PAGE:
Why does abortion result in excommunication, but not other forms of murder?
I am not a canon lawyer, nor a theologian or scholar, but, from my research, the best explanations I can come up with are as follows: while a murderer is not excommunicated, they may be punished by certain “expiatory penalties”, whereas excommunication isn’t so much of a “punishment” as it is a method of persuading the offender to repent.
Excommunication belongs to the genus of sanctions known as censures, in contrast to expiatory penalties. Expiatory penalties (canon 1336) punish the offender for a prescribed time or an indefinite time and seek to remedy the damage or injustice done to societal values by the offense and to deter others from engaging in similar wrongdoing. In contrast, censures are considered to be “medicinal penalties” (canon 1312, §1, 1º), which means that they seek to persuade the offender to cease the wrongful behavior and reintegrate the person into the life of the ecclesial community. As such, censures are lifted when the offender “withdraws from contumacy,” i.e., from engaging in the wrongful behavior and making suitable reparation for damages, if necessary (see canons 1347 and 1358).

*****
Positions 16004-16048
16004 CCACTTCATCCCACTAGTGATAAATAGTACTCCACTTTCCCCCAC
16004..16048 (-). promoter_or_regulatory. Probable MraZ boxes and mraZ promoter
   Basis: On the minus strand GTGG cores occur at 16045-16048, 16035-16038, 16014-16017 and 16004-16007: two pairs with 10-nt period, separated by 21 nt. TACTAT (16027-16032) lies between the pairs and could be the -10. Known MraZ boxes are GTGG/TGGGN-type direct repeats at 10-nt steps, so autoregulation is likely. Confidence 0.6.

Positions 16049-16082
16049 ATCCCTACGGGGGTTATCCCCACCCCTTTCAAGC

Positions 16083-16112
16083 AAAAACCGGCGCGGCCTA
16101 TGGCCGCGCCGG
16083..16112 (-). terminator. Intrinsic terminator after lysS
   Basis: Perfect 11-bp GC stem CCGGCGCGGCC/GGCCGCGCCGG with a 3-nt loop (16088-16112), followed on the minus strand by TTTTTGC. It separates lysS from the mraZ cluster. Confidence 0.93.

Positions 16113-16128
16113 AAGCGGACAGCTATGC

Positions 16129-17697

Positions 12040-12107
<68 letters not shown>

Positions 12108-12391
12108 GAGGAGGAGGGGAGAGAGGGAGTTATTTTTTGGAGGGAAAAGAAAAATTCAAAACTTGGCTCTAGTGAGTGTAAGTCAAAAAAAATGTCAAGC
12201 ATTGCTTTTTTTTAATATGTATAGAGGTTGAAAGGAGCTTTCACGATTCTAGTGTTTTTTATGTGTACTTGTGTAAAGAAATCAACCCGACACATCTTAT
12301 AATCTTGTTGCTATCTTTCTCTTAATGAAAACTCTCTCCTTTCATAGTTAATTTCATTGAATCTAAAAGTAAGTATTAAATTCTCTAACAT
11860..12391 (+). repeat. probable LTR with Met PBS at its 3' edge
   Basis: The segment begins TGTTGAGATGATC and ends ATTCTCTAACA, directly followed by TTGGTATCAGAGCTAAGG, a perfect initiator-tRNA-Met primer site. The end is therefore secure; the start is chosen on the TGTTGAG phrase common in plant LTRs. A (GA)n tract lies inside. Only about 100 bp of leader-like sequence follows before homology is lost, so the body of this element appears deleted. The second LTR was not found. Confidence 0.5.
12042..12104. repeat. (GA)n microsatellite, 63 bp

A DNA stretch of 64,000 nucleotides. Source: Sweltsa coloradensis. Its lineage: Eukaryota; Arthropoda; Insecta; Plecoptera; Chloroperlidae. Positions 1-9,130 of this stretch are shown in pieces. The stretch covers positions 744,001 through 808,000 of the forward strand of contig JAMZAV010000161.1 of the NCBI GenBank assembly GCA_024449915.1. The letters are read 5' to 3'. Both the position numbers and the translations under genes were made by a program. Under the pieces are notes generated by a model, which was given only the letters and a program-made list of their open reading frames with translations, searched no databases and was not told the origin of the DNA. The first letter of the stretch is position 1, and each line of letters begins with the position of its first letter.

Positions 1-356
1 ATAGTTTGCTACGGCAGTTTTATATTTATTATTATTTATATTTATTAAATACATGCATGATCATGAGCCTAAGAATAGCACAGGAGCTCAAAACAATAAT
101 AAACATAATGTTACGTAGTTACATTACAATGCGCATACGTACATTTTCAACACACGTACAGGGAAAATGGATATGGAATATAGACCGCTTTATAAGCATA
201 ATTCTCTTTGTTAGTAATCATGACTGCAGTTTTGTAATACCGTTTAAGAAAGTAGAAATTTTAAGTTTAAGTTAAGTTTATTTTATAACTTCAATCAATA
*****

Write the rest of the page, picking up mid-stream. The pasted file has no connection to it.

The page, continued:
Properly understood in this way as a medicinal penalty, excommunication certainly does not expel the person from the Catholic Church, but simply forbids the excommunicated person from engaging in certain activities (listed in canon 1331) in the life of the Church until the offender reforms and ceases from the offense. Once this happens, the person is to be restored to the fullness of participation in the life of the Church. Although the remission of the censure pertains to the competent authority to determine whether the person has actually withdrawn from contumacy, in a sense the offender holds in his or her own hand the key to the release from the censure. If the wrongful behavior ceases and any necessary reparation or restitution is made, the excommunication will be lifted; if not, it continues.
I am of the belief that the Church in her wisdom has reasons that I am not able fully to explain, and that excommunication may be misunderstood by the majority of the laity.
I would suggest reading this from Dr. Ed P-----